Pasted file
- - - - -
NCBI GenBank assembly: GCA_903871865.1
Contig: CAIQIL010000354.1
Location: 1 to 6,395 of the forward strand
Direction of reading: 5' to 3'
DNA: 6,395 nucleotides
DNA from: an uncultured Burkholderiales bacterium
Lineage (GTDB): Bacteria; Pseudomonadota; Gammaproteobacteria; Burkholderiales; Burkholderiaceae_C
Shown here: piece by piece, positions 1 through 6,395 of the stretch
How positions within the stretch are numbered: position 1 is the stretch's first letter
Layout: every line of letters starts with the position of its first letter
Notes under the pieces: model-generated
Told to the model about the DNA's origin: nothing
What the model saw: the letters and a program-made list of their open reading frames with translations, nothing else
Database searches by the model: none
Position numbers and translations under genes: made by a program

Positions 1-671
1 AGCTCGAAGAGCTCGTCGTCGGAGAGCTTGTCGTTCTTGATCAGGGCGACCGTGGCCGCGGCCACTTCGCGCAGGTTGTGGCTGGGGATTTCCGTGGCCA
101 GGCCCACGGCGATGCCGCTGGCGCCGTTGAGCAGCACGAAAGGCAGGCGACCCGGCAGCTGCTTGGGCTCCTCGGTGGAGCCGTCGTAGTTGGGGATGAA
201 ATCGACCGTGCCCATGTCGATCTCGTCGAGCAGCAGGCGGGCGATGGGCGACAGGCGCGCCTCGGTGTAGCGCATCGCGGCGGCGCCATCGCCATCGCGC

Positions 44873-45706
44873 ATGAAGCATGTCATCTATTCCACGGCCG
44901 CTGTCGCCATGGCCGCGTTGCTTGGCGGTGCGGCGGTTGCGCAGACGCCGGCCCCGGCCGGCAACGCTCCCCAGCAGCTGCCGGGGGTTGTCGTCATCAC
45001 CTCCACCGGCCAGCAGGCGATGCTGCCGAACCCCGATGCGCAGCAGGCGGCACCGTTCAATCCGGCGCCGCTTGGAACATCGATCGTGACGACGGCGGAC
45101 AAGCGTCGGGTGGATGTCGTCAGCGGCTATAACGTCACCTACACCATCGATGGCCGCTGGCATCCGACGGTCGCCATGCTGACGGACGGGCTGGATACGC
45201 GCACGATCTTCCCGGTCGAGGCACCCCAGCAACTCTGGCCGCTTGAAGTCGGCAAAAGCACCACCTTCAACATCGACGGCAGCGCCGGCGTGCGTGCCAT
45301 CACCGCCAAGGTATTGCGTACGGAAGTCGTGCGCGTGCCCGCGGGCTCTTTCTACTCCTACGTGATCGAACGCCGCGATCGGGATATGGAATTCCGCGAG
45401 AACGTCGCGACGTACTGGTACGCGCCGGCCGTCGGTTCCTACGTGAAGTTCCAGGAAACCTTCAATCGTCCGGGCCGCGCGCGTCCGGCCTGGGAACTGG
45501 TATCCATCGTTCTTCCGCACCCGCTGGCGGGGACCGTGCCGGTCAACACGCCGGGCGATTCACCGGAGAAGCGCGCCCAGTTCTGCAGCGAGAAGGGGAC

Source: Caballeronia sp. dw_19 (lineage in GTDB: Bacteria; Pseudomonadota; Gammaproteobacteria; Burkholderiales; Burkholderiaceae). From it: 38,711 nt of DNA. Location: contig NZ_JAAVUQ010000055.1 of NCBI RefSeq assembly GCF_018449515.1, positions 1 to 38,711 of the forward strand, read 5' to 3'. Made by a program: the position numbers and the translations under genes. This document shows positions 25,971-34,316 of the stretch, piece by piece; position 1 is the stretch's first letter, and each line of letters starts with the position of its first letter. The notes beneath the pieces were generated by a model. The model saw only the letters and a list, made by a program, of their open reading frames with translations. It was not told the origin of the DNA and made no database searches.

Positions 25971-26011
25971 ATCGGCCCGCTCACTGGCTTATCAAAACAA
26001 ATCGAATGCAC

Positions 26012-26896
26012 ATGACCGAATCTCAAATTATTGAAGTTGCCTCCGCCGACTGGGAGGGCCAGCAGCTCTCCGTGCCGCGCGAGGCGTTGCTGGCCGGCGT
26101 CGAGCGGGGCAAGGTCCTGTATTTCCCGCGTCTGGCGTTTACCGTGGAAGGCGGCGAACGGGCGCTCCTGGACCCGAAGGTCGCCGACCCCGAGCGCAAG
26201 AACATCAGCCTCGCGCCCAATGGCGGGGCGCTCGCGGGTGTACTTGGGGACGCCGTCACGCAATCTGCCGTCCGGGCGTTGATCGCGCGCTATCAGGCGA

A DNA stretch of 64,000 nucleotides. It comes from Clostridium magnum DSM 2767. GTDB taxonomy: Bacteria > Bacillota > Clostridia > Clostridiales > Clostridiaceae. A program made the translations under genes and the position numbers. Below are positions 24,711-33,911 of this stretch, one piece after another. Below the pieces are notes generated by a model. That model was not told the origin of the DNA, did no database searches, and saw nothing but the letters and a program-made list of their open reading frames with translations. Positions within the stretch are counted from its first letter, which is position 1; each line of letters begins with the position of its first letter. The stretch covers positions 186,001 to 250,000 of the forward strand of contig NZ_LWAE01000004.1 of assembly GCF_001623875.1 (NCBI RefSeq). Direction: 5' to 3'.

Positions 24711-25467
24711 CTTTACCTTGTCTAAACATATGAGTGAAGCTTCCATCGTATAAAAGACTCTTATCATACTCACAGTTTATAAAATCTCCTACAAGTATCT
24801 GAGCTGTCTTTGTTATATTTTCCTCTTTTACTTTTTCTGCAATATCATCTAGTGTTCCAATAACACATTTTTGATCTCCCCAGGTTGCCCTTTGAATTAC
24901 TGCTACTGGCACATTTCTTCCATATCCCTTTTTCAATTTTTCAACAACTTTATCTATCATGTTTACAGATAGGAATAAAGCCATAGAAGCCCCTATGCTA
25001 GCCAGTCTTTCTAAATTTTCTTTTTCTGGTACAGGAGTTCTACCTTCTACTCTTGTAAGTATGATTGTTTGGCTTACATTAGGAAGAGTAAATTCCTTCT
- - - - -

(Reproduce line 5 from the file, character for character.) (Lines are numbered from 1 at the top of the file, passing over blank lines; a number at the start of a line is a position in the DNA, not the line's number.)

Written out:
DNA: 6,395 nucleotides